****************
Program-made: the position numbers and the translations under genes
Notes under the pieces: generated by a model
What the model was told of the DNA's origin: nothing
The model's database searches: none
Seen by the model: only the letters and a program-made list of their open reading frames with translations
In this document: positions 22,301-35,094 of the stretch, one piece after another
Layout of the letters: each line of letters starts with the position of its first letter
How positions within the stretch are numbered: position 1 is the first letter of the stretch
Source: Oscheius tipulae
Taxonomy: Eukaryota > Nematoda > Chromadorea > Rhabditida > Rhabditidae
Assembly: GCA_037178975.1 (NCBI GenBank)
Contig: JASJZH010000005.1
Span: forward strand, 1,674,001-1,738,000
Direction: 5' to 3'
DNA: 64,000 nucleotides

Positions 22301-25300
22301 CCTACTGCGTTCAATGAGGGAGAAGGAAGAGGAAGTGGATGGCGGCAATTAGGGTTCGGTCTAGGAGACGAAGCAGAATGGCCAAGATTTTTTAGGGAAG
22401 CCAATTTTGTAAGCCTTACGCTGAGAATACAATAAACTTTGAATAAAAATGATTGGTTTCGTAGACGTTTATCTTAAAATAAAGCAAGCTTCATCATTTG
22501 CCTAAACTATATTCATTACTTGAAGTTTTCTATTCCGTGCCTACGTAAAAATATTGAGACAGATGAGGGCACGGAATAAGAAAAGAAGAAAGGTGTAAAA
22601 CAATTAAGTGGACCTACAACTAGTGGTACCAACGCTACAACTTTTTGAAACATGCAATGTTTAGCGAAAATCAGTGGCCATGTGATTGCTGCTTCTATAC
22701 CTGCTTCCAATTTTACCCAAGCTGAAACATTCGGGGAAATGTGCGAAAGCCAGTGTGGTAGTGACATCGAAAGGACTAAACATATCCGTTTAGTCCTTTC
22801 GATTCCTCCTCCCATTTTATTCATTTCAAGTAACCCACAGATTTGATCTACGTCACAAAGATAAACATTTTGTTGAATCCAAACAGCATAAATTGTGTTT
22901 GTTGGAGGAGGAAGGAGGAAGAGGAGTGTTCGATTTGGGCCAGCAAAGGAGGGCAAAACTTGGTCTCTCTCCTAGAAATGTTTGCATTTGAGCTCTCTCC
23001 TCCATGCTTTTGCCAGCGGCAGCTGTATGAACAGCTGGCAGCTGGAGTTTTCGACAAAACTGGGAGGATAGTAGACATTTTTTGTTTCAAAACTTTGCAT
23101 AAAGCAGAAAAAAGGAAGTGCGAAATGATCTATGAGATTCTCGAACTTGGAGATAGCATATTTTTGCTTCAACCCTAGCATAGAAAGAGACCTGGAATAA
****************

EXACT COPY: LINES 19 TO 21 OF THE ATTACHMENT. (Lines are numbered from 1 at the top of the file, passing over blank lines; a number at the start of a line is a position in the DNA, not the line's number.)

22501 CCTAAACTATATTCATTACTTGAAGTTTTCTATTCCGTGCCTACGTAAAAATATTGAGACAGATGAGGGCACGGAATAAGAAAAGAAGAAAGGTGTAAAA
22601 CAATTAAGTGGACCTACAACTAGTGGTACCAACGCTACAACTTTTTGAAACATGCAATGTTTAGCGAAAATCAGTGGCCATGTGATTGCTGCTTCTATAC
22701 CTGCTTCCAATTTTACCCAAGCTGAAACATTCGGGGAAATGTGCGAAAGCCAGTGTGGTAGTGACATCGAAAGGACTAAACATATCCGTTTAGTCCTTTC